Berkshire

Windsor Swan Upping ceremony cancelled due to flooding

Swan Uppers catching swans
The event is a census of the swan population on the River Thames and dates back to the 12th Century

A section of the annual Swan Upping ceremony has been cancelled for the first time in its 900-year history due to flooding, according to the Queen's Swan Marker.

The event is a census of the swan population on the River Thames and dates back to the 12th Century.

It was due to start on Monday between Sunbury-on-Thames in Surrey and Windsor in Berkshire.

The Environment Agency has warned the fast flowing water is dangerous.

David Barber, the Queen's Swan Marker, said: "The flooding of the river between Sunbury and Windsor means that the water is very fast-flowing.

"Boats aren't allowed on it at this time and it simply would not be safe to carry out the census. There's simply nothing we can do about it."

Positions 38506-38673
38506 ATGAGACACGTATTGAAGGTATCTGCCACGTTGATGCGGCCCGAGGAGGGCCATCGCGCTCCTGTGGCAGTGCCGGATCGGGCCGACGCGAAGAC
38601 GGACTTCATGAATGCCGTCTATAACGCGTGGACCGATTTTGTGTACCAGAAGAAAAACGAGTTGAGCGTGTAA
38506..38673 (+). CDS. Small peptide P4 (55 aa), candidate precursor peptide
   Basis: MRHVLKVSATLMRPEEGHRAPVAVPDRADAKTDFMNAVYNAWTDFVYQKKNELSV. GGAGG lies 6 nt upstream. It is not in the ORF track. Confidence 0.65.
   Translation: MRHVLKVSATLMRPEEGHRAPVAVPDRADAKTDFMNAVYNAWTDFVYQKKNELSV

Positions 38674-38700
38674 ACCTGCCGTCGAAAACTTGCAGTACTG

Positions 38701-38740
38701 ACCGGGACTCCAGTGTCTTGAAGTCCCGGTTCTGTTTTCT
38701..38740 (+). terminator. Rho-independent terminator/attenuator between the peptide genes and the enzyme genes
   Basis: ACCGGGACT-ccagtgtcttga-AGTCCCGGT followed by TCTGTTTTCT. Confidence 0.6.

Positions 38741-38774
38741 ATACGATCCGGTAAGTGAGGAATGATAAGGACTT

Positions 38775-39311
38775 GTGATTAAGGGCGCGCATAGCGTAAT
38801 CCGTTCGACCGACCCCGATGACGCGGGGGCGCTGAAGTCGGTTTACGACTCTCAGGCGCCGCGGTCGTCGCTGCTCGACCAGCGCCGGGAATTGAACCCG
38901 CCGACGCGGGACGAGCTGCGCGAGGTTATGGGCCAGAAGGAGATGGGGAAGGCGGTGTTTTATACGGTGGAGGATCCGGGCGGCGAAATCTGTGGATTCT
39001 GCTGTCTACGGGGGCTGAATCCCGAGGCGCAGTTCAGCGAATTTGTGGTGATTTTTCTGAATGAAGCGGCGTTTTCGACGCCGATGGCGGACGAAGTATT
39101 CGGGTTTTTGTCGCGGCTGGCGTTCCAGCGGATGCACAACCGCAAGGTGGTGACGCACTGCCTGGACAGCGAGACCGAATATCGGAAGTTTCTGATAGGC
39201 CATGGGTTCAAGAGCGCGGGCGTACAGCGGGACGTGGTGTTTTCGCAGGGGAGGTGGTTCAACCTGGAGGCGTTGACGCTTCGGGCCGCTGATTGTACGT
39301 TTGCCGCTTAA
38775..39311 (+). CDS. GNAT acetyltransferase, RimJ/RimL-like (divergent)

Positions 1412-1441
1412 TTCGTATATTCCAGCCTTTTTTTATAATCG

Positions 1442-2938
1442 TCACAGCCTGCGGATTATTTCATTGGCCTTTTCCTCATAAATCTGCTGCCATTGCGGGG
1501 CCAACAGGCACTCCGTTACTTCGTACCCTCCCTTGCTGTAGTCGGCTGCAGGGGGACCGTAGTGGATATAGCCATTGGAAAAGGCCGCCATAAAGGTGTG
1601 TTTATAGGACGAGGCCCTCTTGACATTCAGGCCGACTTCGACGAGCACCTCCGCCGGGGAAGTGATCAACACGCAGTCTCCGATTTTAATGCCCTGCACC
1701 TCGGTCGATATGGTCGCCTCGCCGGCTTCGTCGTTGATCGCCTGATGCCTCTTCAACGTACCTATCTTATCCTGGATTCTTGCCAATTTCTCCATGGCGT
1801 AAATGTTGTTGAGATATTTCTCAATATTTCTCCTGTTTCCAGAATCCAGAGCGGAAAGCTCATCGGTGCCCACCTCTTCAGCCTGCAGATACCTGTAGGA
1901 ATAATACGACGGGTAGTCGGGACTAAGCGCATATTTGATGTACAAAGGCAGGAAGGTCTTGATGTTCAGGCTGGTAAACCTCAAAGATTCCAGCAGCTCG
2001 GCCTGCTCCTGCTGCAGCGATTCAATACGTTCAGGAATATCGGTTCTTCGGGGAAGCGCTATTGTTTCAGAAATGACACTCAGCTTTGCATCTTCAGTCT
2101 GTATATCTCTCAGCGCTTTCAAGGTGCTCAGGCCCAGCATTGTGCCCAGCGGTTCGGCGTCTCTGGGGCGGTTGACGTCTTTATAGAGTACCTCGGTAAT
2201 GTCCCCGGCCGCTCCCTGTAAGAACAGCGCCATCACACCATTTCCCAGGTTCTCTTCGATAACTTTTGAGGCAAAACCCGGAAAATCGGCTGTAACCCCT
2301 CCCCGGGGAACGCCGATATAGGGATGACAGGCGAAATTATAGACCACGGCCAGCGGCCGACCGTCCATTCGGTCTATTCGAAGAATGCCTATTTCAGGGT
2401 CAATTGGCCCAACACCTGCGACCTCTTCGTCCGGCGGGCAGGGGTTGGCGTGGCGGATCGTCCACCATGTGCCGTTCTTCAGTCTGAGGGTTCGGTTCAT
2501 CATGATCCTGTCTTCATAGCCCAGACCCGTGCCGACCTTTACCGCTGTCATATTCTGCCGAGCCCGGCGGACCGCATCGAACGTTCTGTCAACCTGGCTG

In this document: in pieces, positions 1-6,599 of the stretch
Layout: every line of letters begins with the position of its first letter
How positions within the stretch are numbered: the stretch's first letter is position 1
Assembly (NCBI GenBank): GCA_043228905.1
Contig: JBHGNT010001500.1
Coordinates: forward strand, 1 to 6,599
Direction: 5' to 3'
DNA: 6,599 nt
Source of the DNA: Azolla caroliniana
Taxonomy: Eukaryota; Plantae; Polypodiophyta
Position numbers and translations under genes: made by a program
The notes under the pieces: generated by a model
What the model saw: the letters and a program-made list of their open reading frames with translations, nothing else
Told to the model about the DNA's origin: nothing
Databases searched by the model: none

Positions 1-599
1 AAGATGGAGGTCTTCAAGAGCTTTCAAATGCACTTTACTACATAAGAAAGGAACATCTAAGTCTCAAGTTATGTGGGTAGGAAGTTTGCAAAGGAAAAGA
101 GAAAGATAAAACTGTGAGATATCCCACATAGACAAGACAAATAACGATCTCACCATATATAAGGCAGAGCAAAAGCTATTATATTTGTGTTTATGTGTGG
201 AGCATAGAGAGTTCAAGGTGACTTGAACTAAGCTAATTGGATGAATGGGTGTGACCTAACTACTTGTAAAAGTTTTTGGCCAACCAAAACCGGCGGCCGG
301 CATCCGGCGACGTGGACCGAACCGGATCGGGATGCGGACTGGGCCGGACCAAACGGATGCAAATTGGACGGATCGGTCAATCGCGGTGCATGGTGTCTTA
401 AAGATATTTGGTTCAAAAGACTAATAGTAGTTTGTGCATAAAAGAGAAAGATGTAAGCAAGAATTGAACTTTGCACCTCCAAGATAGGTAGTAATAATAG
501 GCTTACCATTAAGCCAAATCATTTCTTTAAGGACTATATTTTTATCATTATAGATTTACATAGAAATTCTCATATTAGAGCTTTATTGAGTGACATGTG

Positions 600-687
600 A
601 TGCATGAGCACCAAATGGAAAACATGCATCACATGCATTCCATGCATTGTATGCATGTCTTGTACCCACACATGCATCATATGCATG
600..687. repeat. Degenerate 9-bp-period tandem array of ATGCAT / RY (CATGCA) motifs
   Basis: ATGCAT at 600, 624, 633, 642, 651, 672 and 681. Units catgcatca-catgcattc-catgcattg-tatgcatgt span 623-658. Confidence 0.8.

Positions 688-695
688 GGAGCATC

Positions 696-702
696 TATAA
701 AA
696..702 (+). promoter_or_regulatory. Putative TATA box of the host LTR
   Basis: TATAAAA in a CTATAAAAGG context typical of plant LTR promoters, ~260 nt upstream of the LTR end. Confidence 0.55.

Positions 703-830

Swans a delicacy

Swan Upping also takes place in Buckinghamshire and Oxfordshire.

The census will continue as planned on Tuesday, from Windsor to Abingdon in Oxfordshire, and will finish on 20 July.

This historic ceremony began when the Crown claimed ownership of all mute swans, which used to be considered a delicacy.

Swan Upping now serves a conservational rather than culinary purpose.

Swan Uppers look after the swans and are usually watermen of the River Thames where they have done their apprenticeship.

More on this story

Around the BBC